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INDIAN REFINING COMPANY, INCORPORATED

HAVOLINE Motor Oil

(through 1962)

       

 

The Texas Company / Texaco Inc.

(through 1985)

 

- Informal History Notes -

 

Compiled By

 

Jim Hinds

Columbus, Indiana

March 2001

 

In Memory of R. R. Hinds, Consignee

FOREWORD

1. These notes consist of information which I (with appreciable assistance) have been able to piece together on the corporate history of INDIAN REFINING COMPANY, INCORPORATED, the origins of HAVOLINE Motor Oil, and (to a lesser extent) the history of The Texas Company / Texaco Inc. Emphasis was placed on INDIAN REFINING COMPANY, and on an accurate account of HAVOLINE’s early days, since surprisingly little such information (especially on the "old INDIAN") is readily available elsewhere. They are by no means a comprehensive history of The Texas Company / Texaco Inc. but only attempt to cover those events which I believe were most relevant to the histories of INDIAN REFINING COMPANY and HAVOLINE Motor Oil.

2. I am aware that these notes conflict, in some details, with "The Texaco Story – The First Fifty Years 1902-1952" (Marquis James, The Texas Company, 1953) which has come to be viewed as the "official history" of The Texas Company. Based on information which I have verified through multiple, independent sources, however, it appears that portions of the material with which Mr. James was given to work were either erroneous or misinterpreted.

3. I am also aware that there are certain discrepancies between what is presented here and some of the information currently (March 2001) posted on the "www.havoline.com" website maintained by Equilon LLC. Here, again, I believe that the individual tasked with that project was given incorrect data - probably including the book by Marquis James, mentioned above.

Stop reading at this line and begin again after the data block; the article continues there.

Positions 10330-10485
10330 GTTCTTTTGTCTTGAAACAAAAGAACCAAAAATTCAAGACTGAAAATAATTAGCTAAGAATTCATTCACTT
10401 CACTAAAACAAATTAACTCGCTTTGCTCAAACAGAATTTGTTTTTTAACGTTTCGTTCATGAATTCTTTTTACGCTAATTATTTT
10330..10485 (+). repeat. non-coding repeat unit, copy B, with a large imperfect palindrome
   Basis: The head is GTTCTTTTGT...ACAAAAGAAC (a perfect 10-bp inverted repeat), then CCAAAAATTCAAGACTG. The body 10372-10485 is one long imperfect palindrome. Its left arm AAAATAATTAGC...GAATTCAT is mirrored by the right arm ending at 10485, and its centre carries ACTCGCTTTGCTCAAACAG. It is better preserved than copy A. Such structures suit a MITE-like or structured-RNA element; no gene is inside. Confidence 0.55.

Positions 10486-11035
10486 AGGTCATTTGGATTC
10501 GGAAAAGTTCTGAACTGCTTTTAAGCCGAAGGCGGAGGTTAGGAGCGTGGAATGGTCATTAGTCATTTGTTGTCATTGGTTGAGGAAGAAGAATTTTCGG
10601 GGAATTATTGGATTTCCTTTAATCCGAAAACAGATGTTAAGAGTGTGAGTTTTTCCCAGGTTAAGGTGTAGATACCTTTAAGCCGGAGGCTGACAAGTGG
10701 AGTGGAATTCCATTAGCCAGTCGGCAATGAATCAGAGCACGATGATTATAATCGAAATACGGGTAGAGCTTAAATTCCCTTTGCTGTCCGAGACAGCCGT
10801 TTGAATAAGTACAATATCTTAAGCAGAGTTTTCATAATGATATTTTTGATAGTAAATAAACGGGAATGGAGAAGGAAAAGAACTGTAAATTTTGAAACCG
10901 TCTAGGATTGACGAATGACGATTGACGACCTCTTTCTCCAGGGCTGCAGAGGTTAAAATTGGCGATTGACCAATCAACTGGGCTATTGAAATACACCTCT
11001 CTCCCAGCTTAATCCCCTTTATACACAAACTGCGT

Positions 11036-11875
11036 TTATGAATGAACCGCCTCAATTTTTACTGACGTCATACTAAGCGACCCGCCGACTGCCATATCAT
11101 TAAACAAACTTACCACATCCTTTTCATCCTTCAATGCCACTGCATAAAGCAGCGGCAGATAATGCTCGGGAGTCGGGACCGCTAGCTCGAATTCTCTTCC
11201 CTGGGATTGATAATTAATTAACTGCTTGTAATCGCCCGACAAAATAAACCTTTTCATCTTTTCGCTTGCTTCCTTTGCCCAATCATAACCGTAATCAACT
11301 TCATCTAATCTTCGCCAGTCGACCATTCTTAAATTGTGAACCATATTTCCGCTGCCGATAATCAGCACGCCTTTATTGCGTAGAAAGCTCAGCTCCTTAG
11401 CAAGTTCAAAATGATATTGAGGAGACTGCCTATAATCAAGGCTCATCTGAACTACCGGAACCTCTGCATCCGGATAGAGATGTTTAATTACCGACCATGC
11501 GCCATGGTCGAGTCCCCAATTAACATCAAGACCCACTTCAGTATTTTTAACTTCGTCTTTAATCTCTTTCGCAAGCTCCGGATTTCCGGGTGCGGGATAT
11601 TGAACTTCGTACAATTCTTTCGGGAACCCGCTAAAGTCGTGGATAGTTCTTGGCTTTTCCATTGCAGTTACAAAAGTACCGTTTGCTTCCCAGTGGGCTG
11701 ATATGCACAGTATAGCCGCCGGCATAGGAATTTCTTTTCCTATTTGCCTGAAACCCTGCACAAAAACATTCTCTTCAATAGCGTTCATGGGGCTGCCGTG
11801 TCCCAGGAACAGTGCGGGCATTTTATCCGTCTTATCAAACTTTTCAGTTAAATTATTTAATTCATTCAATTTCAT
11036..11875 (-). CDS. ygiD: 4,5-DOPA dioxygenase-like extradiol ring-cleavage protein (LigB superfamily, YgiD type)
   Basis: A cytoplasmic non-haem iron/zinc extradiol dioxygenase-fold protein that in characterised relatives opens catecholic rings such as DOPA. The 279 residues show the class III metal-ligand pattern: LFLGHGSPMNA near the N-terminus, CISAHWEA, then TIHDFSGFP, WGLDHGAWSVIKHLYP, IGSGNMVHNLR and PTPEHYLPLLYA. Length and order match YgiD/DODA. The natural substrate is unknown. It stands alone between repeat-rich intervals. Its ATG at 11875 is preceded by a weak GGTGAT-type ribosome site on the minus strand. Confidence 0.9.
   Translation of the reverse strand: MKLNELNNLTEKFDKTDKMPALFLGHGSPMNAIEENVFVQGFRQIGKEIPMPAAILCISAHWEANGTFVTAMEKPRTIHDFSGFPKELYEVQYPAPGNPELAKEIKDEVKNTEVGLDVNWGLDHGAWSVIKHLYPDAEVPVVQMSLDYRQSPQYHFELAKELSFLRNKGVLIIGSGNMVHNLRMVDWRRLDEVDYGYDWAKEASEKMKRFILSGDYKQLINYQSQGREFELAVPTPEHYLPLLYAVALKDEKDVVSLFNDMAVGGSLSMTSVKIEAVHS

4. It is recognized that "The Texas Company", "TEXACO", "HAVOLINE", "INDIAN", "FIRE-CHIEF", and "Sky Chief" are or were registered trademarks of Texaco Inc. They are used here for informa-tional and historical research purposes, only. These notes are in no way an official publication of Texaco Inc.

 

28 March 1901 The Texas Fuel Company is among some 200 companies organized in the days immediately following the famed oil strike at Spindletop Hill near Beaumont, Texas. The company establishes an office in Beaumont.

4 October 1901 John F. Havemeyer of Yonkers, New York incorporates The Havemeyer Oil Company under the laws of that state, for purposes (as detailed on its certificate of incorporation) related to "lubricating and all other oils of every kind and nature" (probably referring to whale oil, other animal renderings, and - possibly – to various seed oils, in addition to petroleum).

2 January 1902 The Texas Fuel Company begins business.

7 April 1902 The Texas Fuel Company becomes The Texas Company and incorporates under the laws of the State of Texas.

1 January 1903 "TEXACO" (having originated as the cable address of The Texas Company) is first used as a product name.

3 November 1903 The Texas Company begins operations at its first refinery - Port Arthur [Texas] Works

14 November 1904 Although its plant is physically located in the tiny northwestern-Indiana hamlet of Asphaltum, and 99.8% of its common and 100% of its preferred stock are listed in the name of 23-year-old Richmond M. Levering (a Lafayette, Indiana native currently residing in Chicago, Illinois), Indian Asphalt Company incorporates under the laws of the State of Maine. (While not recorded, it is speculated that the name "Indian" is an allusion to Indiana - meaning land or place "of Indians".)

1904 The Havemeyer Oil Company - having developed a unique cold-filtration process and blending package for oils - coins, and first uses, the name "HAVOLINE".

1905 Realizing that the Jasper County, Indiana oil field which it originally intended to exploit is effectively depleted, Indian Asphalt Company is persuaded (in "an extensive campaign by the [Georgetown] Board of Trade") to move its offices and plant to Georgetown, Kentucky.